“With the midterm fast approaching I am growing increasingly concerned about my progress in the class. I am not fully grasping the concepts of the religions we have studied and I am afraid I will not do well on the midterm. The readings are difficult and I am not getting an accurate comprehension of them. Do you have any suggestions of how to break the book down on my own to help improve my grade?“
I thanked the conscientious student for writing and praised them for wanting to improve their understanding of the material as well as their course performance. Then I answered:
Have the study questions in front of you when you’re reading the selection for class. In my experience, this is the ONLY way to “break the book down on [one’s] own.”
a) Before I read something, I go over the study questions to give me some idea of what the reading is (supposed to be) about. My first reading aims for a general understanding, along with how it compares with the study questions with which I’ve acquainted myself.
b) I ALWAYS read philosophical material at least TWICE: the first for understanding things generally, the second for some thoughtful analysis.
My first philosophy professor insisted on this. If we said we didn’t understand the material, he asked us, “Did you read it twice?” If we said no, he was done with us. If we said yes, he’d start in on other ground work: did we have the questions in front of us as we read? Did we try to write out the answers to the questions for ourselves? Etc.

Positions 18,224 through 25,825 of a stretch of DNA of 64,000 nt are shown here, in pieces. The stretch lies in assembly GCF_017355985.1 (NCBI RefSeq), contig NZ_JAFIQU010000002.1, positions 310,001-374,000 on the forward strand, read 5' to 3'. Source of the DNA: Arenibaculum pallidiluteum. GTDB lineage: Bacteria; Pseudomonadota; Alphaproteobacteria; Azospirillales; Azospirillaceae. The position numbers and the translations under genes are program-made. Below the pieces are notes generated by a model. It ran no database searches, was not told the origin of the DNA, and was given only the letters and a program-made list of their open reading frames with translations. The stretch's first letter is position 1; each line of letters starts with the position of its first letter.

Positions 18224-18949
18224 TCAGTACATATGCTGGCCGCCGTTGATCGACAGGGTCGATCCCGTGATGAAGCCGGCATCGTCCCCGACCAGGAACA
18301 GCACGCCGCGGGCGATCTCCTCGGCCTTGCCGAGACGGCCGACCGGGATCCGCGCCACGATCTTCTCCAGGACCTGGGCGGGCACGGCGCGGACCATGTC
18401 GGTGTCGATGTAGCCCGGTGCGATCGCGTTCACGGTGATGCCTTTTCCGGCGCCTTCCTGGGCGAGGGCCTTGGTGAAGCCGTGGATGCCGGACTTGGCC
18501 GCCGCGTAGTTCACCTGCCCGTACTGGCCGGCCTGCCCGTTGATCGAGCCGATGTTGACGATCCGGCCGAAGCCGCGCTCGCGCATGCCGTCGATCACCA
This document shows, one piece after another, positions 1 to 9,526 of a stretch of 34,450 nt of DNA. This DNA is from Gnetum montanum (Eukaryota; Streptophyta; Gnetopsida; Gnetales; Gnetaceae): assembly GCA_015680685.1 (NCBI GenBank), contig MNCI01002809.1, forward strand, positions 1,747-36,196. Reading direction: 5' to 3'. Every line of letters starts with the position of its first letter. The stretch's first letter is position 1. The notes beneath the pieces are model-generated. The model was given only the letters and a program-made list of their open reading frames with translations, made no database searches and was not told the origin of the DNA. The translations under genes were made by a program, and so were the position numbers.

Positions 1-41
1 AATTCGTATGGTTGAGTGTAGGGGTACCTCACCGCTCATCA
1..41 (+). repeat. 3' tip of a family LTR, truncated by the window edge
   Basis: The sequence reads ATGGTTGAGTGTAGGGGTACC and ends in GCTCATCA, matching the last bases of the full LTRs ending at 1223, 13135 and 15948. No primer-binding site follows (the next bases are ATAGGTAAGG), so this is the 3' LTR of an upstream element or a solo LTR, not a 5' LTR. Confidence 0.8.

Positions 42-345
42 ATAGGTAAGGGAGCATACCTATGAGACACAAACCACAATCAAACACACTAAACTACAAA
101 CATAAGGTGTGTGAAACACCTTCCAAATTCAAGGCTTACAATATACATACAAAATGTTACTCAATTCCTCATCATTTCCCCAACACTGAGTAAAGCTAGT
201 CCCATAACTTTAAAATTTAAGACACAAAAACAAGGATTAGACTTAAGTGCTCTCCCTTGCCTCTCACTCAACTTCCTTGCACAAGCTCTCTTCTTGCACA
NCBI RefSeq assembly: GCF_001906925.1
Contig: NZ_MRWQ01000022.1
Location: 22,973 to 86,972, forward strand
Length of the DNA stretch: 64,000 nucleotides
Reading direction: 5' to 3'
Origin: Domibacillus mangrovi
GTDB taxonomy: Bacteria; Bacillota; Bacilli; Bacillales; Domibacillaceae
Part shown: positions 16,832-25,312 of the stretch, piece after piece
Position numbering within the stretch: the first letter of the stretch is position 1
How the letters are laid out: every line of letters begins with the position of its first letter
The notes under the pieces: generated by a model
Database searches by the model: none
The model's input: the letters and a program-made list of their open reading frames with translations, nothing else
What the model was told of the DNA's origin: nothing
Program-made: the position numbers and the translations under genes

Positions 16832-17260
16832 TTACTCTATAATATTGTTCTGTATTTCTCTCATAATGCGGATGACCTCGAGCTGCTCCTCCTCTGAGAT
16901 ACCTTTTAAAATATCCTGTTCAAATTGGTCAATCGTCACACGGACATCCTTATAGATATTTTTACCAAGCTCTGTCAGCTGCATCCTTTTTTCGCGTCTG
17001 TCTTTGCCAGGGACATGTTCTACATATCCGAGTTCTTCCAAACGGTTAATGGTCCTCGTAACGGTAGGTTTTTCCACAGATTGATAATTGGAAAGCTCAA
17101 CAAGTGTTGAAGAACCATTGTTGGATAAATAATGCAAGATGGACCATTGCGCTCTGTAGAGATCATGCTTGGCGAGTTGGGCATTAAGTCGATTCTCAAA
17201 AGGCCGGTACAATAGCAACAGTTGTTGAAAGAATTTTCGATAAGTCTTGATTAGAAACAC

c) If we said yes to all of these questions and we still didn’t understand, then he’d go over it with us carefully in class. Very rarely did everyone do everything they possibly could and still no one understood the material.
Item “c” points to the issue of understanding readings down on one’s own vs. gaining an understanding of the readings in connection with weekly class discussions. Discussions can and sometimes do go off course, but with this preparation you will understand the material better at the end of a class than you did at the beginning of it.
In addition to carefully preparing every week on one’s own and participating in the class discussions to better understand the material, I recommend a third strategy: find classmates outside of class and talk about what makes sense and what doesn’t make sense. Can’t do it face to face? Use the Blackboard discussion board.
If all of this sounds like an awful lot of work, congratulations – we’re on the same page. There is only so much time, and (I have no doubt) some students will insist it is far too unrealistic to expect to accomplish these tasks in the amount of time available. I’d respond, “Probably … but where there’s a will, there’s a way.” (I’m full of clichés …)